In the unlikely event that you are ever right I will be happy to acknowledge it. Getting over your OCD regarding immigration and China would be the first step.

Blowin's picture
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Blowin commented Monday, 15 Jul 2019 at 5:46pm

Cool , I’ll stop mentioning things i know to be extremely relevant and of overarching importance such as immigration and the China threat as soon as you stop mentioning climate change , Trump and all forms of politics.

Deal ?

Laurie McGinness's picture
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Laurie McGinness commented Monday, 15 Jul 2019 at 6:34pm

Can't remember the last time I mentioned Trump but as this is a climate change thread yes I will mention climate change. Perhaps you should post your China comments in another thread.

Blowin's picture
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Blowin commented Monday, 15 Jul 2019 at 7:01pm

Your link was referring to China and I’m discussing it.

Unfortunately for you , Laurie, you don’t get to control the discourse once you’ve left the classroom.

BTW - OCD is a genuine illness . Just because it hasn’t registered on the Social Justice Warrior official list of circumstance to allocate inalienable victim hood yet , doesn’t mean it’s all cool to label your enemies with.
I
Someone with genuine concern would realise this. Maybe you’re not as woke as you think ?

PS Lucky I’m using a pseudonym, otherwise I could’ve leveled spiteful, vexatious and entirely unbecoming legal action against you for publicly insinuating that I suffered from a serious mental illness. Lucky for both of us really. Because even considering launching legal action against such a petty issue as rude words on the internet makes me feel like a cowardly, half - man piece of shit.
I don’t think I could’ve looked at myself in the mirror afterwards,

Laurie McGinness's picture
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Laurie McGinness commented Monday, 15 Jul 2019 at 6:54pm

Yep OCD is a real disease. Have you considered that you may have it? All discussions lead to the same places.

Blowin's picture
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Blowin commented Monday, 15 Jul 2019 at 7:12pm

Not OCD , Laurie.

I’m just aware of the perilous affect that unsustainable immigration levels are having on our nation. More direct effects than climate change in the short , medium and long terms and over a wider spectrum of issues.

Sydney’s water supplies are already inadequate for the population. There’ll be no need to worry about reaching carbon emissions targets if there’s no water to keep us alive.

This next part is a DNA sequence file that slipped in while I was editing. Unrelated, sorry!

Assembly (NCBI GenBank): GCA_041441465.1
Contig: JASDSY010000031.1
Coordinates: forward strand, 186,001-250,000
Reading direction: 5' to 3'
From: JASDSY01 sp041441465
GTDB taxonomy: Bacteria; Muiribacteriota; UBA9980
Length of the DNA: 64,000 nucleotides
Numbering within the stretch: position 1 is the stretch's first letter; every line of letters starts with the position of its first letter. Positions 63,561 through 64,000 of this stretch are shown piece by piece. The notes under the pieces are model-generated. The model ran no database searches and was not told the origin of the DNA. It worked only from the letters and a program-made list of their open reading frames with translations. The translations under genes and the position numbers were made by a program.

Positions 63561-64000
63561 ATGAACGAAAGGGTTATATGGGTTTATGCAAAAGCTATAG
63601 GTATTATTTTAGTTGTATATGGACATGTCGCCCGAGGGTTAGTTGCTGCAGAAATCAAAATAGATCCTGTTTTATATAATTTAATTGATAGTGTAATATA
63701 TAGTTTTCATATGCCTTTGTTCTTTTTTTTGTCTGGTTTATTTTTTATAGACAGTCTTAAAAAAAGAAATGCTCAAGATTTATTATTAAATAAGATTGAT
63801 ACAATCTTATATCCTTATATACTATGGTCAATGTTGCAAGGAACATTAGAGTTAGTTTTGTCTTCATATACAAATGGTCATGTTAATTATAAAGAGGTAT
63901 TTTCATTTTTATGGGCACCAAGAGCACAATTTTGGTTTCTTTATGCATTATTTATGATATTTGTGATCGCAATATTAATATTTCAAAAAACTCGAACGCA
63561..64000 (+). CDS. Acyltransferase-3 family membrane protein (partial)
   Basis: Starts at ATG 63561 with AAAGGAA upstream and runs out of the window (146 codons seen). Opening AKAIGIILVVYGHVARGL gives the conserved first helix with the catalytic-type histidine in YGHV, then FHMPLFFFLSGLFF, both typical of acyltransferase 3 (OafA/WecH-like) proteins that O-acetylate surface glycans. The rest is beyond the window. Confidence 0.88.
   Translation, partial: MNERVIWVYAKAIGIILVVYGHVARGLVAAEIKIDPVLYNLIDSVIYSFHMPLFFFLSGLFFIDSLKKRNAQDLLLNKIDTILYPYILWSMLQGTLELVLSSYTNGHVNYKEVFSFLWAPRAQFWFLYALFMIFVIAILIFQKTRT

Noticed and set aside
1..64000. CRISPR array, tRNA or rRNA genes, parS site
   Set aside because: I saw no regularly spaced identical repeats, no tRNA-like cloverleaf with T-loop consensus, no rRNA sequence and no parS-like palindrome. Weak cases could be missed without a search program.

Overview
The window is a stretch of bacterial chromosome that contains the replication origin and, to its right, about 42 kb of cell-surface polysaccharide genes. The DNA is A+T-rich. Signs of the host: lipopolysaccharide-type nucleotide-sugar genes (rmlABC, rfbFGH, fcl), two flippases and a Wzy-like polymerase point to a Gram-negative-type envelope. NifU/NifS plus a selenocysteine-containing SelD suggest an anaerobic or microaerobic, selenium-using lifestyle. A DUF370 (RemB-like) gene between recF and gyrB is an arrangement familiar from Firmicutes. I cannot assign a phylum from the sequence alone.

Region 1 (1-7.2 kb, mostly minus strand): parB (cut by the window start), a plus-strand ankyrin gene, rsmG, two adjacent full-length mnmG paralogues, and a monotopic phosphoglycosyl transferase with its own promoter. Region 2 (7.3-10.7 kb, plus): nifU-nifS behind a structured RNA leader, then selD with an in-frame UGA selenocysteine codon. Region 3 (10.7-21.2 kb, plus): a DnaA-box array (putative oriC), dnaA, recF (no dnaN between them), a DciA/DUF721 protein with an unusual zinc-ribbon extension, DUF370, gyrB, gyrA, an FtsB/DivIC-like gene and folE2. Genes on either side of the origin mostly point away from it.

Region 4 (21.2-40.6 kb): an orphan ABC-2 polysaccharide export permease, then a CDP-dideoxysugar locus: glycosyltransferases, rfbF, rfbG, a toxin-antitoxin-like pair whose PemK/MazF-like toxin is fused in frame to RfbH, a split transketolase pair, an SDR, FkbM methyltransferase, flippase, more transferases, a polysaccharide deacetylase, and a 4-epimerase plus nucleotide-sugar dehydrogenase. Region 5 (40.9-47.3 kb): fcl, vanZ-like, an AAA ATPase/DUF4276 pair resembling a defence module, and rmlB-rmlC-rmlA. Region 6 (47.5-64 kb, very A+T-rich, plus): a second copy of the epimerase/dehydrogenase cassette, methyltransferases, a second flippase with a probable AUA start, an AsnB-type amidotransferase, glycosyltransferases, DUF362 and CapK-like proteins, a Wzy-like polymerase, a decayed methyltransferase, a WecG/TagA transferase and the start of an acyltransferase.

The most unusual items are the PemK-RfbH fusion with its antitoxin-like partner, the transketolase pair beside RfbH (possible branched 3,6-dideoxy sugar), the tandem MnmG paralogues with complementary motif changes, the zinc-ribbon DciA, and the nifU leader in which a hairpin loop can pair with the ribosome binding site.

And China would just enslave those it didn’t kill , so yeah , it’s a more threatening reality than climate change.

I wonder when the Doomsday Clock will reflect this new reality? Very soon if it wasnt necessary to be as politically partisan as the time they moved it for Trump.

Laurie McGinness's picture
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Laurie McGinness commented Monday, 15 Jul 2019 at 8:03pm

Disagree. On all points. The same ones you have raised endlessly and which numerous people have answered, numerous times.

Blowin's picture
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Blowin commented Monday, 15 Jul 2019 at 8:57pm

Doesn’t matter if you agree or disagree, Laurie.

They’re facts, which means they’re not dependent on your beliefs or opinions.

And the numerous people who have disagreed ? That’s you and another person who flaunted their ignorance. That’s it.

Laurie McGinness's picture
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Laurie McGinness commented Monday, 15 Jul 2019 at 9:18pm

No mate, they are your opinions. Not a fact in sight.

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Blowin commented Tuesday, 16 Jul 2019 at 5:47am

Are you honestly saying that you think it’s a true statement that Sydney’s water supplies are adequate for its growing population ? Don’t worry about the fact that every single expert in Australia would disagree with you.

https://www.abc.net.au/news/2019-05-28/sydney-to-get-water-restructions-...

And you were responsible for teaching Australia’s children ? OMFG.

Laurie McGinness's picture
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Laurie McGinness commented Tuesday, 16 Jul 2019 at 7:31am

A fact might be " Sydney needs to plan to maintain its water supply for an increasing population".

After an extended drought Sydney now has Stage 1 water restrictions, not exactly a crisis! As for expert opinion, it would be much more likely to agree with my statement than your hysterical linkage to immigration levels. Same old obsessions.